5 things marketers need to stop saying
I keep seeing these mistakes being made over and over again by marketing professionals and it simply has to stop.
1/ “We need to market to millennials”
There’s this prevailing idea that millennials are one big segment. But they aren’t. Sure, demographically speaking they may have top-level propensities but psychographically they are as varied as any generation before them. Which means blocking them together for marketing purposes isn’t really a good idea. If you don’t think so, just ask McDonald’s or Pizza Hut.
2/ “We tried that already last year so…”
The consumer and competitive landscape can shift dramatically and quickly. So something that failed as little as six months ago could work now. This not to say all ideas should be on the table always, just keep in mind the context in which the test did or didn’t work. This response is a close cousin to…
3/ “Best practices tell us…”
Like “we tried that already,” the “best practices” line holds up a particular use case as proof. Unfortunately, not all use cases are the same. Again, context is what really matters.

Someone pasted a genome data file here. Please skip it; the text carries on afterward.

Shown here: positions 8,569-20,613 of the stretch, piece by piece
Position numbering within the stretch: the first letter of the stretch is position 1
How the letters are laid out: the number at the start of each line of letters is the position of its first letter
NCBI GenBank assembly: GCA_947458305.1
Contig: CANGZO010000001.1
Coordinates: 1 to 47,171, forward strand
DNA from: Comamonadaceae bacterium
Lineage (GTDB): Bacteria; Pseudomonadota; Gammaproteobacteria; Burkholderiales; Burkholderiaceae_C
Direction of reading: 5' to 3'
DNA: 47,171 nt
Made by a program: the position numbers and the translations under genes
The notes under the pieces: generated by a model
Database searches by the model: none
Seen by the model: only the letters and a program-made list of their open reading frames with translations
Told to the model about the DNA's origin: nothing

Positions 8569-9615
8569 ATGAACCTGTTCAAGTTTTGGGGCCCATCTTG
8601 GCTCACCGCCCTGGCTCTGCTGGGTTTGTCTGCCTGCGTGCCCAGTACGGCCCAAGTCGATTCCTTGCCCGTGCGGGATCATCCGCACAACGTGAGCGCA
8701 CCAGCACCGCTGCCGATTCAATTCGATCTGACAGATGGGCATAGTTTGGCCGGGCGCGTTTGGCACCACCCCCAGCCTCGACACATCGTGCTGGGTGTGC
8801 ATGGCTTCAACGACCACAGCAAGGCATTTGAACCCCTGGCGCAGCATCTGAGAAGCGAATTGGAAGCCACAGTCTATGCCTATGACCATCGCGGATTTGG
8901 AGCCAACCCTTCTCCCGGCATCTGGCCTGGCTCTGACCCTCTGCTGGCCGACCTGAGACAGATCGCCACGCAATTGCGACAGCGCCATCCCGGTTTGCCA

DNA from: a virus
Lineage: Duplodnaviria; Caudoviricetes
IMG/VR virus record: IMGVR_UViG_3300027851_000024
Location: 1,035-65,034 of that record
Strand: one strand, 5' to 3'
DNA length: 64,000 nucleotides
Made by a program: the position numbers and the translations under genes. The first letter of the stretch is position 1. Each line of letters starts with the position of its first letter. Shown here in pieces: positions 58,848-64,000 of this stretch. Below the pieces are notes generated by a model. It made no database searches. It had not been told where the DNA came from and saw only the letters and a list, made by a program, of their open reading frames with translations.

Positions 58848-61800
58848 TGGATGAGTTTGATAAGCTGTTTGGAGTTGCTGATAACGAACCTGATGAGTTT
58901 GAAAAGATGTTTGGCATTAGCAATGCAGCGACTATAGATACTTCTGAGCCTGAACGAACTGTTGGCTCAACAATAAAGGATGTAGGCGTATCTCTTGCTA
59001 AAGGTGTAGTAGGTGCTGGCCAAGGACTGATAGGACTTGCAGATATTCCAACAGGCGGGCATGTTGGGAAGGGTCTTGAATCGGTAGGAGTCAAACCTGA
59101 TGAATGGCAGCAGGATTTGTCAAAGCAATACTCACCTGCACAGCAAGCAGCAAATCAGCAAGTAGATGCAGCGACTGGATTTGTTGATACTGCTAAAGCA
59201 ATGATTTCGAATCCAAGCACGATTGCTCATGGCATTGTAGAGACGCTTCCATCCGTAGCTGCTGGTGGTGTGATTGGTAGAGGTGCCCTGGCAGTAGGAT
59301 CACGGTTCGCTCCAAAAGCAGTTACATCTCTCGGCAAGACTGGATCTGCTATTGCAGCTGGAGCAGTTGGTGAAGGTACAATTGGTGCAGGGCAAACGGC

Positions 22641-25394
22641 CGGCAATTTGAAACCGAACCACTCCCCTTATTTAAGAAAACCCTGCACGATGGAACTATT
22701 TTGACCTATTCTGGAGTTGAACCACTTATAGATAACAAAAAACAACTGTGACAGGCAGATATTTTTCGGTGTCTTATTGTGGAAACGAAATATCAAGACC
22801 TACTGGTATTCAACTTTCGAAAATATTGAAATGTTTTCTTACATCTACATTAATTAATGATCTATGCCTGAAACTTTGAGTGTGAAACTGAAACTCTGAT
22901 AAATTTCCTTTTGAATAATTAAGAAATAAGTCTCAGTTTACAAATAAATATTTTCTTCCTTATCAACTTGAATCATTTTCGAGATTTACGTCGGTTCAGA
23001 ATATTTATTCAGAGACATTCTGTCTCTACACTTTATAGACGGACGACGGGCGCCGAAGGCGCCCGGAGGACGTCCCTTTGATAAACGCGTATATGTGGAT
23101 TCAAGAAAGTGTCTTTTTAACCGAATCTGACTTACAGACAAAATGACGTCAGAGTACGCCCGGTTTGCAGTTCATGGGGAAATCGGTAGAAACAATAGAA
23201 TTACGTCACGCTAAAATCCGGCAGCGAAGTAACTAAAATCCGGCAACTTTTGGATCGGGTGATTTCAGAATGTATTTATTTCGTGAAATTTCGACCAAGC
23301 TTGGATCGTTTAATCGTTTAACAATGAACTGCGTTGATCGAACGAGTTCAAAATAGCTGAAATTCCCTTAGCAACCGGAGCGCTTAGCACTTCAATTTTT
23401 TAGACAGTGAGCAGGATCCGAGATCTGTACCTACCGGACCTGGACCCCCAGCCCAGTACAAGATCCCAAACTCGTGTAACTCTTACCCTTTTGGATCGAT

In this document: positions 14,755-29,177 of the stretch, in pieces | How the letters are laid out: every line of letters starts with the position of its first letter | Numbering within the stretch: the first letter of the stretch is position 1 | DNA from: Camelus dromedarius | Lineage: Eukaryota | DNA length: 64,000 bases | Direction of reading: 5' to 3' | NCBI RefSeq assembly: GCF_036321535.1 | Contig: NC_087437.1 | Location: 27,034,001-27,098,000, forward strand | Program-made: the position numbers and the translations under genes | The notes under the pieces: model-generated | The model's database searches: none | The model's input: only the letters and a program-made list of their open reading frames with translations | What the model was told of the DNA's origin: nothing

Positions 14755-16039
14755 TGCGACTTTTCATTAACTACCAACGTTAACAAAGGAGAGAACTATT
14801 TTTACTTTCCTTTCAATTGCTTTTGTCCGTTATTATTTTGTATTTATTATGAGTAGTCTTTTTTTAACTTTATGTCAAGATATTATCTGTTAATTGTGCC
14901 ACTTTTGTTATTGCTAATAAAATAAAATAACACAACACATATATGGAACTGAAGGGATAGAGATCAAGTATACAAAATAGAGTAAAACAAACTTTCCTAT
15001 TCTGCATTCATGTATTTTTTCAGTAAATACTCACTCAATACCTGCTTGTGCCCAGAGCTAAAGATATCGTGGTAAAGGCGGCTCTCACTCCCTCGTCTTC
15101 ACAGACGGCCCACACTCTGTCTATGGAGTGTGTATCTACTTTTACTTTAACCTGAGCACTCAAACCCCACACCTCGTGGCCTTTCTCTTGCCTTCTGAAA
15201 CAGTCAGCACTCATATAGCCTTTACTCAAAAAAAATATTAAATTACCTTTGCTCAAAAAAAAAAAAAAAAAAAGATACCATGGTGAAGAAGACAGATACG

4/ “We’ll just use our TV ads online”
Brands have found that simply re-purposing TV ads for online/mobile use doesn’t really perform as well. Let’s be purposeful and create a ads that are germane to the format in which they will be consumed.
5/ “We created a brand position by brainstorming internally”
Yeah, that may lead to a brand position you can use but in all likelihood will result in one that works for the employees, not your target markets. In order to build an effect brand position, you need to research. Yes, with internal stakeholders but also with current customers and, to the extent future customers look different than your current ones, non-customers.
Bonus - “Brands can no longer dictate brand position to customers”
Ok, that hasn’t been the case for decades. By now anyone working in brand had better be basing their decisions on how the product or service needs to fit into the consumers’ lives. And that had better be done using research, not conjecture.
Time to change.
If you think this is just carping on about pet peeves, ask a friend or relative who is not in marketing to describe how they feel about it? They hate it. Why? Because they think it’s about selling them crap they don’t want or need. For too long we as an industry have gone about, not matching product/service to need but selling. Marketing has a brand problem (which is just insane when you think about it). Hopefully we can all start to get it together to change that.